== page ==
On Tuesday about 4:30 p.m., rumors began to emerge from the hallways of the Catoosa County Courthouse in downtown Ringgold. Shortly thereafter, defense attorney Scott King gave the nod that a verdict had indeed been reached.
Numerous supporters were slowly escorted into the courtroom, as the verdict was read, and Tonya Craft was acquitted of all 22 counts of child sex charges she has been facing for nearly two years.
“All I can say is thank Jesus,” one supporter said.
Craft, 37, a former Chickamauga Elementary School kindergarten teacher, was accused of molesting three children. The trial was held in Catoosa County Superior Court, with Judge Brian House presiding. She faced 10 counts of child molestation, six counts of aggravated sexual battery and six counts of aggravated child molestation. She had maintained her innocence since her arrest in June 2008. She was fired from her job at Chickamauga Elemen-tary. Her trial began April 12.
Shortly after the verdict was revealed Tuesday, Craft and her attorneys left the courthouse and headed north to the home of Craft’s parents in East Ridge, Tenn., where she and her attorneys held a victory celebration and a news conference.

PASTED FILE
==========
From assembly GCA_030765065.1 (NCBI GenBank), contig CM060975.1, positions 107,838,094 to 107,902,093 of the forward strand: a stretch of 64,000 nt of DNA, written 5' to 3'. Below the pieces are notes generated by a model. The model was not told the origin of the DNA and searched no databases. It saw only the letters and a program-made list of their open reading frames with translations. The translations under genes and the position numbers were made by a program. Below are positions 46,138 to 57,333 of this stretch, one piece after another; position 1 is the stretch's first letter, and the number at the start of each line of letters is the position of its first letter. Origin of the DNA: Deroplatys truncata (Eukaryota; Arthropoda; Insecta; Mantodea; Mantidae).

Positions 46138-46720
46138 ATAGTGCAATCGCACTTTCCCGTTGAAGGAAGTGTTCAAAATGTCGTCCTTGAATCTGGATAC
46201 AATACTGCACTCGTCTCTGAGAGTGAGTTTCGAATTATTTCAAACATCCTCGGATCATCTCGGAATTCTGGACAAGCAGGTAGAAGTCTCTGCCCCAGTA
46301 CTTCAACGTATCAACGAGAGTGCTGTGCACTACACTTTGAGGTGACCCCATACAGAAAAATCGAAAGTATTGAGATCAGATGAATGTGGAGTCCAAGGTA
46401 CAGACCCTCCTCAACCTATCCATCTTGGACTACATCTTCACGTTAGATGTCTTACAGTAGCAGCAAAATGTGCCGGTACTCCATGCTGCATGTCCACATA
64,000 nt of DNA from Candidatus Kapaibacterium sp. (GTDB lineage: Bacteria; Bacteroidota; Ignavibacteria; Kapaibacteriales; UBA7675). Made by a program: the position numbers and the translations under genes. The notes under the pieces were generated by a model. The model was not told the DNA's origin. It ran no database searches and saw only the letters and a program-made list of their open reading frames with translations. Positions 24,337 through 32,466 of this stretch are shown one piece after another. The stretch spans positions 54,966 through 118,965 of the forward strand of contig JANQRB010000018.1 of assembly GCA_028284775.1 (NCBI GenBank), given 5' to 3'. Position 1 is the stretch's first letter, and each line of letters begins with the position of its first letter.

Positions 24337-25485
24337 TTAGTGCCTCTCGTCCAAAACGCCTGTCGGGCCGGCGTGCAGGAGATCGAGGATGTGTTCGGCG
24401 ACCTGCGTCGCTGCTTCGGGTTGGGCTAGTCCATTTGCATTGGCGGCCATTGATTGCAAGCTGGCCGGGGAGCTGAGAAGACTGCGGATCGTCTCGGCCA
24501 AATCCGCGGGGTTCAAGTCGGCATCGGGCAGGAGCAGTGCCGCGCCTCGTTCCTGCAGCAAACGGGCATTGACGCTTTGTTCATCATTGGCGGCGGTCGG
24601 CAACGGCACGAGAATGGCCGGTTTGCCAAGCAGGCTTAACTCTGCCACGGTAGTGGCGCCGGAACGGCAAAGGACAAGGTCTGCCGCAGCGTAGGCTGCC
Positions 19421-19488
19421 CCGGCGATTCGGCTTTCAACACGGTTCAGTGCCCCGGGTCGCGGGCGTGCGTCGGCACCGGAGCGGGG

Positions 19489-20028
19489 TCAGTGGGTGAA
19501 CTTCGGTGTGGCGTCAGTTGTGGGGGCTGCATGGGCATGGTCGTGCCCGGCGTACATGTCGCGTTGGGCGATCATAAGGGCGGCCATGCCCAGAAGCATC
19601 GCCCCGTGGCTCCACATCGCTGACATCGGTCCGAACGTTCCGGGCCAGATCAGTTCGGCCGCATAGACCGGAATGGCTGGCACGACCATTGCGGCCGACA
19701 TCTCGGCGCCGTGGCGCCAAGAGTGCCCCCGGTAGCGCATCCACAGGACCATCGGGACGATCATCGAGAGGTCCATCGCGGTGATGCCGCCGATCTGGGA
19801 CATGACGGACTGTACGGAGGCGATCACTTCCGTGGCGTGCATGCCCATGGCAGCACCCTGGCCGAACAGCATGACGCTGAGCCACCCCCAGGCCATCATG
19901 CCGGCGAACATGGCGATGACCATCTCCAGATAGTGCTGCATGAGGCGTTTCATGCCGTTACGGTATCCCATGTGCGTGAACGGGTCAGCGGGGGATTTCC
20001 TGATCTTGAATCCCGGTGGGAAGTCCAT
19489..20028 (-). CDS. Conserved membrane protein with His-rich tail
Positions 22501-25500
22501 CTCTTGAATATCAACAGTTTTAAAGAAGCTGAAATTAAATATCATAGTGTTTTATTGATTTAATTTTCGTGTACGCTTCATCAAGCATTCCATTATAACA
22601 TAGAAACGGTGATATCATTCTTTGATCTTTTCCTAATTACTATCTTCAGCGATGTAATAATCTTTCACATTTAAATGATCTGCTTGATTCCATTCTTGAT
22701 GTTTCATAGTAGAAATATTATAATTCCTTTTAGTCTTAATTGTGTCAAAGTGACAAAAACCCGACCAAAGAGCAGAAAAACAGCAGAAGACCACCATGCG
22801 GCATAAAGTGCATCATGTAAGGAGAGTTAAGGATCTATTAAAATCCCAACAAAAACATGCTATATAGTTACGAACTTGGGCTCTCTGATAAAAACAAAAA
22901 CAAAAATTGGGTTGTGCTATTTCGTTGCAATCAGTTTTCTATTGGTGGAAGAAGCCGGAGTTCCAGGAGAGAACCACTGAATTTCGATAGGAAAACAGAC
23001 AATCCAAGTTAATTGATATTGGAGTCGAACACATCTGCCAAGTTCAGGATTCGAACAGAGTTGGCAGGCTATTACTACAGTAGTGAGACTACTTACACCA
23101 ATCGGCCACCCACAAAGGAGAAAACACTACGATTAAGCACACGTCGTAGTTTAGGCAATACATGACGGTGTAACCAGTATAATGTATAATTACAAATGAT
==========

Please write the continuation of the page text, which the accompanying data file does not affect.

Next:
With family, friends, supporters and news reporters in attendance, defense attorney Demosthenes Lorandos addressed reporters, and then Craft herself addressed the crowd.
“I had to expect the worst and hoped for the best,” Craft said.
She said she was in positive shock when “not guilty” was rendered on the first count, but she claimed that she had to wait until all 22 counts were read before she could feel any relief.
Craft went on to say there were no winners in this case and she’s eager to see her daughter and make up for the last two birthdays she will never be able to get back.
After the short news conference, Craft and her attorneys left in a limousine for Atlanta, to catch an airplane to New York. Craft will be making rounds on the talk show circuit over the next few days. She was scheduled to be on the NBC "Today" show Wednesday morning.
Asked what her future would entail, Craft said she always wanted to go to law school before this ordeal took place and now has a renewed interest in the field. She said she wants to help others get through situations similar what she has experienced.
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